Edit In Excel – Part 1 (out of 4)

For the last 6-9 months, Microsoft have been showing a demo of how a user could create a filter on a list place and invoke an action called Edit In Excel. This would open Microsoft Excel with the same records, the user selected in the List Place and allow the user to edit values and post modifications back to Microsoft Dynamics NAV, showing how the user would get a runtime error if he was trying to violate validation logic from NAV.

I will divide this post into 4 sections on how to achieve this

  1. Create an Excel Spreadsheet, which reads the entire Customer table and show it in Excel.
  2. Create an Excel Spreadsheet, which reads the entire Customer table, show it and allow the user to modify, delete or add records directly in Excel – and save the changes back to NAV.
  3. Hook this spreadsheet up to the Customer List Place and take the filter defined on the Customer List Place and apply that to Excel.
  4. Make the damn thing loosely coupled – allowing it to be placed on any List Place if you fancy.

I chose to divide it, in order to allow people better to understand the processes and I think that every one of these four steps will take you through a number of new things.

This first post is all about creating a spreadsheet, which reads the entire Customer table and show it in Excel. We could do this from inside NAV (populate an XML document and send it to the Client) but that would put us into a blind alley when going towards post number 2.

So – we are going to use VSTO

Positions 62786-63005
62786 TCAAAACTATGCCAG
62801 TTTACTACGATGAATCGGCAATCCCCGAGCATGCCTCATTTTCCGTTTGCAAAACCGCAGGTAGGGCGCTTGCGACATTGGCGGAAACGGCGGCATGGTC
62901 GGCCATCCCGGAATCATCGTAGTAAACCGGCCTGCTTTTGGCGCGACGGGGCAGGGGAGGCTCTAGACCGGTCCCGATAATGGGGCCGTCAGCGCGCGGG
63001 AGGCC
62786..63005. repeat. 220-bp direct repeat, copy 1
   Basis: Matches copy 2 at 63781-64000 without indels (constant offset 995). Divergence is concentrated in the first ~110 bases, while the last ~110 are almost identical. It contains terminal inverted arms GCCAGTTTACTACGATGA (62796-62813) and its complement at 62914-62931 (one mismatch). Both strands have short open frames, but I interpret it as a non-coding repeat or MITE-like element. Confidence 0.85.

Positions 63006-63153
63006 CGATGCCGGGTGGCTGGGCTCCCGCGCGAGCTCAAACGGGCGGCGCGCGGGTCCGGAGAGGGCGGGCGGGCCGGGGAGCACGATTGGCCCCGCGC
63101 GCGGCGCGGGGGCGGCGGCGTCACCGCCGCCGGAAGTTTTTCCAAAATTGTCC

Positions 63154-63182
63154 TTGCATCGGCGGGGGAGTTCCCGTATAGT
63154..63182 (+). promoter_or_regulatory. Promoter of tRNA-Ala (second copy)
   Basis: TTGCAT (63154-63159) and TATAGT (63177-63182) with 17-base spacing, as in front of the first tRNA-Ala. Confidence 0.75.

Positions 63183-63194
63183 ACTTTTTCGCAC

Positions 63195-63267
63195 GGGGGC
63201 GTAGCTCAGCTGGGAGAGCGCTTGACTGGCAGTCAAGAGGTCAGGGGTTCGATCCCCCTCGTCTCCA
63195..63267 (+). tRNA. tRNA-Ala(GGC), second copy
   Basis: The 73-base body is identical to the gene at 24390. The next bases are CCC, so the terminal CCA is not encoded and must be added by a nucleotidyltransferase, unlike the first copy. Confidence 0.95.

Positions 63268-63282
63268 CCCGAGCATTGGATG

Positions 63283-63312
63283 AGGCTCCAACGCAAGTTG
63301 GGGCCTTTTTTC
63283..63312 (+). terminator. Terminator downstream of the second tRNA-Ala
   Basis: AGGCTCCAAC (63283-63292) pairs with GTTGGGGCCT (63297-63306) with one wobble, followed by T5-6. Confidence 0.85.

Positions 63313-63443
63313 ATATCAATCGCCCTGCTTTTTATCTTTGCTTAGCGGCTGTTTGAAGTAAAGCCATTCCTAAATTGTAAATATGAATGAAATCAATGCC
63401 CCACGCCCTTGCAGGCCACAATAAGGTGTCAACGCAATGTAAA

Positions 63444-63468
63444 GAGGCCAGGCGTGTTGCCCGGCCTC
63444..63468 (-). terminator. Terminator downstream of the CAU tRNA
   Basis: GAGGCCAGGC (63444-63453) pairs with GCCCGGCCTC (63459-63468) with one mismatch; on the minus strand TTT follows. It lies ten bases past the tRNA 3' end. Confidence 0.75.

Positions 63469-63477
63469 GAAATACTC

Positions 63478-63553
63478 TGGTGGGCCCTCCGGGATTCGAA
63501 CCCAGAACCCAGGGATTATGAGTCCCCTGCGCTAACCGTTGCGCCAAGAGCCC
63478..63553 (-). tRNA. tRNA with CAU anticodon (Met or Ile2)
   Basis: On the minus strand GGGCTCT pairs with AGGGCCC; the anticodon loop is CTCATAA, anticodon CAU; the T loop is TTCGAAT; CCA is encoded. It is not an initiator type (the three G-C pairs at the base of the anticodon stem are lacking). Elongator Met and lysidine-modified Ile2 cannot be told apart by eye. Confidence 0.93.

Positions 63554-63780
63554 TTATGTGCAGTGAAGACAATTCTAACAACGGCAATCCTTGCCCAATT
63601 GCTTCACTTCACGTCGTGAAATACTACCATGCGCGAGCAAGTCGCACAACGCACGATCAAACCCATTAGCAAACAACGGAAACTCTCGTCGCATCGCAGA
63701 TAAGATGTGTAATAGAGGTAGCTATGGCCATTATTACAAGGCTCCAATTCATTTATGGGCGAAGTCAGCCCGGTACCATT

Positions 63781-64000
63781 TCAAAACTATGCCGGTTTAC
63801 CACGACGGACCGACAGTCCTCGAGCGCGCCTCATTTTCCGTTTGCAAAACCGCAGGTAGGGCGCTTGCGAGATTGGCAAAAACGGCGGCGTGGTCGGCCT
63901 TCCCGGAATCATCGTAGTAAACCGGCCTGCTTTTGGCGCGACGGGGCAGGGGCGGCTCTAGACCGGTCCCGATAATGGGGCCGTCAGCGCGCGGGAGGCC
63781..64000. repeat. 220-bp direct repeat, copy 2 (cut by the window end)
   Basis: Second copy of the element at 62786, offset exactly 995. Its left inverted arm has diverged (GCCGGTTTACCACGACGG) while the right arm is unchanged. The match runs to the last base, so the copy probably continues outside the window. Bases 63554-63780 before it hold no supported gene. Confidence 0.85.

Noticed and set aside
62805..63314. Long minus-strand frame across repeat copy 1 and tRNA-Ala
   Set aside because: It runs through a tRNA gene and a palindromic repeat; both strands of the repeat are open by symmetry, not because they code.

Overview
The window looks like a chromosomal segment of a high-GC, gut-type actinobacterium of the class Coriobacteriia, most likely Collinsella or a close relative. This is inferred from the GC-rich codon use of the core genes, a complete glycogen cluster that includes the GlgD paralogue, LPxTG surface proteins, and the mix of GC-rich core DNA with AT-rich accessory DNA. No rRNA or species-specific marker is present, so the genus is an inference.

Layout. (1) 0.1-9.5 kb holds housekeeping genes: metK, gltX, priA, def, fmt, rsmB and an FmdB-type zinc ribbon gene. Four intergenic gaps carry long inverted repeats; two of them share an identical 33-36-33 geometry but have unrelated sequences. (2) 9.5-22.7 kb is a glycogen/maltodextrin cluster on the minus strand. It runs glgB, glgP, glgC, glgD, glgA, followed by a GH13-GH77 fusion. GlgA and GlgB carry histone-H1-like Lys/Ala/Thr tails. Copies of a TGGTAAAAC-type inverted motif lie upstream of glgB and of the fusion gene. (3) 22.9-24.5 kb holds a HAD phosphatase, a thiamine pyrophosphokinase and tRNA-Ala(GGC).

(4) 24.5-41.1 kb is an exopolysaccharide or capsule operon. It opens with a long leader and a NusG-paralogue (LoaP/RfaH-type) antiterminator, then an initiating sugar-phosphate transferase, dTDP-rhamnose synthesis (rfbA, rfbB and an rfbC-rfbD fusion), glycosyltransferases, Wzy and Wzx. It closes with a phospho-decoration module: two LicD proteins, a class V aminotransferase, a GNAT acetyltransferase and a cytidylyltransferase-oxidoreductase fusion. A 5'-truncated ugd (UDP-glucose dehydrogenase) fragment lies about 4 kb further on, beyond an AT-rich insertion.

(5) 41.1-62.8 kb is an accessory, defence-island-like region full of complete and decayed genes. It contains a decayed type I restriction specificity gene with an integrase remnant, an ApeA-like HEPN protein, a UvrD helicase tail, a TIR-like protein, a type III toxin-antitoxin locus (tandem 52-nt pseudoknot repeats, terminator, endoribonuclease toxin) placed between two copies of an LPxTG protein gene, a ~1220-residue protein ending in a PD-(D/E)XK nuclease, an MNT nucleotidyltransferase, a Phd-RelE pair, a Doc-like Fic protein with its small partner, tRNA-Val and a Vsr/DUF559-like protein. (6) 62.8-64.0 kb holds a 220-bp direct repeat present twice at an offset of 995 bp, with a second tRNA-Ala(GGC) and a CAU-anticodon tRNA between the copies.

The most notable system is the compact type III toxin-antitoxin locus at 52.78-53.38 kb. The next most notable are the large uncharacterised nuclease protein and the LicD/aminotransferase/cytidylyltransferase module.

What is VSTO?

VSTO (Visual Studio Tools for Office) came out as an add-on to Visual Studio 2005 and in Visual Studio 2008, it is an integrated part of the professional SKU. Basically it allows you to write code inside Excel, Word, Outlook etc. – add toolbars, menu items, subscribe to triggers and do all kinds of things using your favorite .net language – and mine is C#.

VSTO is NOT in Visual Studio Express SKU’s.

I am not going to make this a tutorial on how to use VSTO – but I will just show a couple of basics. When creating a new project in Visual Studio, you have new options:


and when you select to create an Excel Template – it actually opens up a spreadsheet inside of Visual Studio.


Now Visual Studio might not be your favorite environment for using Excel, but that isn’t the point. If you look to the right you will see a solution and a project with a number of C# files under your .xltx “folder”. These are files, which contains code behind for the different sheets.

Right click on Sheet1.cs and select View Code and you will see:


Which kind of indicates where we are going here…

I can write code in the Sheet1_Startup, which connects to our Microsoft Dynamics NAV Web Services and read data into the Spreadsheet – could it really be that simple?

Yes, it really is that simple – but…

… when you see the code beneath in a moment you can see that this is really not scaling – and it really wouldn’t allow us to edit the data – but hey, that is in post number 2 – this was the simple version, let’s continue.

You of course need to add a Web Reference to the Customer page (Page 21 – exposed as Customer) using the following URL (if the NAV is installed as default):


and call the reference CustomerRef.

Add the following code to Sheet1_Startup and run your solution.

// Postpone Screen updating